Metrolina, the Charlotte area library association, has been organizing an excellent conference each year on information literacy. As promised here are my notes. The powerpoints should be up on their site soon.
Fostering a community of collaboration: scaffolding the student research process presented by Amy Burns, Jaime Pollard-Smith (CPCC)
I have a huge library crush on Amy Burns and the folks at Central Piedmont Community College, so I was excited to see her session. This year she presented with an English instructor at CPCC with whom she has worked closely. They ran the session like a mock class to explain how they scaffolded the research process. Basically the professor prepared the students to come to the library session with three activities:
- A loop quickwrite: The student writes down a topic they think they would want to research and then they free-write for a set amount of time about the topic. The professor then asks them to pick something from their free-write that is most interesting and circle or star it. They then free-write for one minute about the circled thing. They circle something from that and free-write for thirty seconds. The professor then asks the students: “What happened as you were writing?” and “Why are we doing this before the library class?” These questions get them talking about narrowing down the research topic.
- 20 questions: The day before library session she asks them to get up and go around classroom asking classmates for questions about their topic. Each classmate is supposed to give the student one question. (I really like this activity and will definitely use it in my PSC class. May also use in library instruction.)
- Ticket to the library session: Before students may enter the library session room, they must have on a sheet of paper answers to the following questions: What is my topic? Why am I interested in my topic? What do I hope to learn from my research? They also must give their research question and do a short prewrite exercise answering the question “what do I already know about my topic?” (This is fabulous as it forces the students to do the kind of thinking we wish they would do pre-session!)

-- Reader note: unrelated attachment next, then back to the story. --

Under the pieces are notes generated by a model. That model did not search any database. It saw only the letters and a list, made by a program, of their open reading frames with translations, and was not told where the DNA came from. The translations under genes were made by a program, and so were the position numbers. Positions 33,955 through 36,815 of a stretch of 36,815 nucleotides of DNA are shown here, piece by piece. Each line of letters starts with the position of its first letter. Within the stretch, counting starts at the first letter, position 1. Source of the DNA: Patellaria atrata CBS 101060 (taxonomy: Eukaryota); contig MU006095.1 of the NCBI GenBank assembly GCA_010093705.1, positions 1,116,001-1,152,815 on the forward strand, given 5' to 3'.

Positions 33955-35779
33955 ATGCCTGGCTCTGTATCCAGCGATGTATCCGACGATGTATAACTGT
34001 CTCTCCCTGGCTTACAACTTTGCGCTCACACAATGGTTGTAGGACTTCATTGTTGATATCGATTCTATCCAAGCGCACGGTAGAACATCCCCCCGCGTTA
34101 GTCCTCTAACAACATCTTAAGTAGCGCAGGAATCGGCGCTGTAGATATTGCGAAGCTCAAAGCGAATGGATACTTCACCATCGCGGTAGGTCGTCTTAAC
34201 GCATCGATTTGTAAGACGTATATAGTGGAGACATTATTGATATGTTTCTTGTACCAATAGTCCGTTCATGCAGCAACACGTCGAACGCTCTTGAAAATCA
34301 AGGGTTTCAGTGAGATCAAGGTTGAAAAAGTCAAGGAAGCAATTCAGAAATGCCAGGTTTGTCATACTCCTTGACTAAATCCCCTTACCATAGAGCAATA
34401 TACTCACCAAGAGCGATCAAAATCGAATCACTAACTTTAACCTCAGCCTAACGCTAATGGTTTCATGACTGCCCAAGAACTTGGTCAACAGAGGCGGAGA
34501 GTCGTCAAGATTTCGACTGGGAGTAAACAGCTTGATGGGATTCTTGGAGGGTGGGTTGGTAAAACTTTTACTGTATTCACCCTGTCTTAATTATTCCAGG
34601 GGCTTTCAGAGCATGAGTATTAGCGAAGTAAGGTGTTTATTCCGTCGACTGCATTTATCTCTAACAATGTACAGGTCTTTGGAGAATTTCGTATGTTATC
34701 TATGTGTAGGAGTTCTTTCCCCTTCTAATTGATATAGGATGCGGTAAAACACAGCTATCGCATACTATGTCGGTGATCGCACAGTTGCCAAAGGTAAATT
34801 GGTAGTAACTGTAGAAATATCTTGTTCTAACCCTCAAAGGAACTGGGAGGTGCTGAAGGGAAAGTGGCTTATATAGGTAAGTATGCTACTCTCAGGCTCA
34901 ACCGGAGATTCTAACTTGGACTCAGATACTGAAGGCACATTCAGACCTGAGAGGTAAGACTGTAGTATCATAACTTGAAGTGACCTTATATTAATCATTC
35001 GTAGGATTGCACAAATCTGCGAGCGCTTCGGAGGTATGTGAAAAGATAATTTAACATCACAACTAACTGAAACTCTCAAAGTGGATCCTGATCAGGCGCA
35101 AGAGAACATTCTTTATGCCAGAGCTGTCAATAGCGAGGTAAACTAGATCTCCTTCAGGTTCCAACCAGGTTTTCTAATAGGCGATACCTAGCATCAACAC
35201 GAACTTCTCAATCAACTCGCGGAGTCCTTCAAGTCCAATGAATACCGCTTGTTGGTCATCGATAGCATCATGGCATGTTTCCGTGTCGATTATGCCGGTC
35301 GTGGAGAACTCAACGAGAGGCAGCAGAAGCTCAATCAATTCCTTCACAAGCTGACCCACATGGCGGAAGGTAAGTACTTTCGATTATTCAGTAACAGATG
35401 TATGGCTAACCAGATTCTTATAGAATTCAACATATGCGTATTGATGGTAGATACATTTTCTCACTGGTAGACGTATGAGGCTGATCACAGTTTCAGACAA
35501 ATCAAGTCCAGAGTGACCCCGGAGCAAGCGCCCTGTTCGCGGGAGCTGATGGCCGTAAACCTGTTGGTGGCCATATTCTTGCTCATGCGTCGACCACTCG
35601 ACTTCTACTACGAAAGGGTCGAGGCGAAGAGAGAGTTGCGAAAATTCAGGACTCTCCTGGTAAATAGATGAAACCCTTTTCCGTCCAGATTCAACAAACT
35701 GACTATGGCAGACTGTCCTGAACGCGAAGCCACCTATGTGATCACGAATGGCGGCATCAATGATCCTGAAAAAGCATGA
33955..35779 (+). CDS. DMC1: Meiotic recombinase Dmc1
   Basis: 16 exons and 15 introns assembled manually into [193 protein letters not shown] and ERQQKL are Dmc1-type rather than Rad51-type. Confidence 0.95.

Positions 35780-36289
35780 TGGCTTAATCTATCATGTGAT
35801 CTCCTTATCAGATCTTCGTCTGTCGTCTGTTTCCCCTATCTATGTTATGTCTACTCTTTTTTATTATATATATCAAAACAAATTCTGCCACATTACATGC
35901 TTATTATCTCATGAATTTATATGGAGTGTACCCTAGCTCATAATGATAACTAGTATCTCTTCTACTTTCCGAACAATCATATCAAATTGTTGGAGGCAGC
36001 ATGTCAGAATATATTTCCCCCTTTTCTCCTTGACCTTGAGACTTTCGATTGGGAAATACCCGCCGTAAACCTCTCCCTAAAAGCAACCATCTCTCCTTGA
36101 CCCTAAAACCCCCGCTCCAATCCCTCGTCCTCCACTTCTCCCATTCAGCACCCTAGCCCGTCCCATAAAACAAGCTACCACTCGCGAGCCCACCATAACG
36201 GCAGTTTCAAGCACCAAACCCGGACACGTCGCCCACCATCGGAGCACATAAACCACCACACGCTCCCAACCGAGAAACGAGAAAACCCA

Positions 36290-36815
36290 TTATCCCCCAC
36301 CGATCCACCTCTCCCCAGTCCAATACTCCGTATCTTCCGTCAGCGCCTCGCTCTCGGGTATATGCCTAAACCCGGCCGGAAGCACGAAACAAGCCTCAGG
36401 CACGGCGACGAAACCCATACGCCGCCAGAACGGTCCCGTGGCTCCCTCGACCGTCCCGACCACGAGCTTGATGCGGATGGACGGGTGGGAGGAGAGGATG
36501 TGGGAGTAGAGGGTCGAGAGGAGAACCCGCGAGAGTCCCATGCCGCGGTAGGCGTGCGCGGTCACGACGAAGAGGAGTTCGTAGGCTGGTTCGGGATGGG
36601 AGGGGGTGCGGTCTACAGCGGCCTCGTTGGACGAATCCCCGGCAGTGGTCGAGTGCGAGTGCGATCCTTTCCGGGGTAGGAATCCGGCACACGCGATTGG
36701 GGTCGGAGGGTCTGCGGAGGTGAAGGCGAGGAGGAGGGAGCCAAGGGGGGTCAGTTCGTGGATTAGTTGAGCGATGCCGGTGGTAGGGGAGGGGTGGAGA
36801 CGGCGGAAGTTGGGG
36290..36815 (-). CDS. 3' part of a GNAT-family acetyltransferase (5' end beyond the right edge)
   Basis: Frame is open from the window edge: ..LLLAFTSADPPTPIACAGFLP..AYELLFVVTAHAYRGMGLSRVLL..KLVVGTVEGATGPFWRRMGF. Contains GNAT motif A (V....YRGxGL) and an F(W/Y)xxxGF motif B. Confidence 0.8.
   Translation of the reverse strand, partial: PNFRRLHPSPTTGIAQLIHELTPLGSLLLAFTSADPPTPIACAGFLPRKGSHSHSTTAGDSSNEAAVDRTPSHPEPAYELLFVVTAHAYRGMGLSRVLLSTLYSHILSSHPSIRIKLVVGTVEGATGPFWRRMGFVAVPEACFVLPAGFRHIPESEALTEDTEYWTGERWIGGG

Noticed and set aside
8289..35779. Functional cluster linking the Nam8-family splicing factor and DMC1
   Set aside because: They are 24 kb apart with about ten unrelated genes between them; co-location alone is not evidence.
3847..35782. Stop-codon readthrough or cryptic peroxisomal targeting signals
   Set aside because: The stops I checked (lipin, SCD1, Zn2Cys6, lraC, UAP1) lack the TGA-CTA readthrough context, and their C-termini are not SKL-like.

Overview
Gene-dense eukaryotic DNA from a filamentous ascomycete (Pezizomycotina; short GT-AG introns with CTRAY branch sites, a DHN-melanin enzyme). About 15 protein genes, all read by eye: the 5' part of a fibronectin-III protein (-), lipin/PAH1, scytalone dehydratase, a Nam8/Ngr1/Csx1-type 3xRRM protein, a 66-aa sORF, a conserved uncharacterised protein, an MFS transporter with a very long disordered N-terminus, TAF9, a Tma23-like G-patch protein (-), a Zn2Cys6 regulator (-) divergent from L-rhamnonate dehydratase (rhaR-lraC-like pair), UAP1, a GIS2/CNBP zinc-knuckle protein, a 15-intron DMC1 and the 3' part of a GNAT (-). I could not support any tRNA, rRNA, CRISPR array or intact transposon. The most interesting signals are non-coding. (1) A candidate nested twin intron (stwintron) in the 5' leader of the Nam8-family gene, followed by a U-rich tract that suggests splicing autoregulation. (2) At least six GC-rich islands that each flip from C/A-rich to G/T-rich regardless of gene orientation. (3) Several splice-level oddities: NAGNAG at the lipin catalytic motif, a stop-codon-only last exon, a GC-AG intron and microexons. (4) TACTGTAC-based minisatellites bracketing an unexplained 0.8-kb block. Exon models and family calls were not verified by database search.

- Shows Eli Pariser Ted talk on filter bubbles
- Talks about how Google tailors content and ads for your personal information
- Talks about evaluating information: who created it? Why was it created? When was it created? Will it work for this assignment?
- Asks them to compare the sites (http://martinlutherking.org/ and http://www.thekingcenter.org/)
- Then they go to the library website and she gives them time for individual research
They talked about their high level of trust and collaboration, which allows them to have a strong research experience for their students. Jaime also mentioned that she includes Amy’s information and name in the syllabus and refers to her by name (rather than saying “Go to the library!”). This creates a personal relationship (and an embedded experience) for the students! Just shows you don’t need a formal personal librarian program to create a personal relationship!
The Feedback Loop: Student Reflection on Research, Writing, and Information Literacy presented by Jennifer Arnold (CPCC)
Jennifer is the Director of the CPCC libraries and teaches English composition classes. She had a lot of great references in her presentation, but I couldn’t catch them all. Plus she just had a lot of great information. Below are some highlights. Here is the prezi for the full picture.
My second favorite moment was seeing JESSAMYN WEST!!!!!! Squeeeee! Ahem, I mean Jessamyn West gave a lovely and funny talk on the Myths and Facts about the Digital Divide. Her materials are all linked and excellent and I was so in awe that my notes are pretty much useless. Go see what she has. The top takeaway point for me was that the digital divide isn’t just a device divide, but also and more importantly a cultural divide. Those who are the have not’s typically do not have a culture of connectedness that the have’s do. When you think about the argument that way it really hits home why this problem is a) still a problem, b) not easily surmountable, and c) typically discussed in terms that obscure its complexity. Thank you Metrolina for bringing a library goddess to be your keynote speaker. You made this librarian’s summer.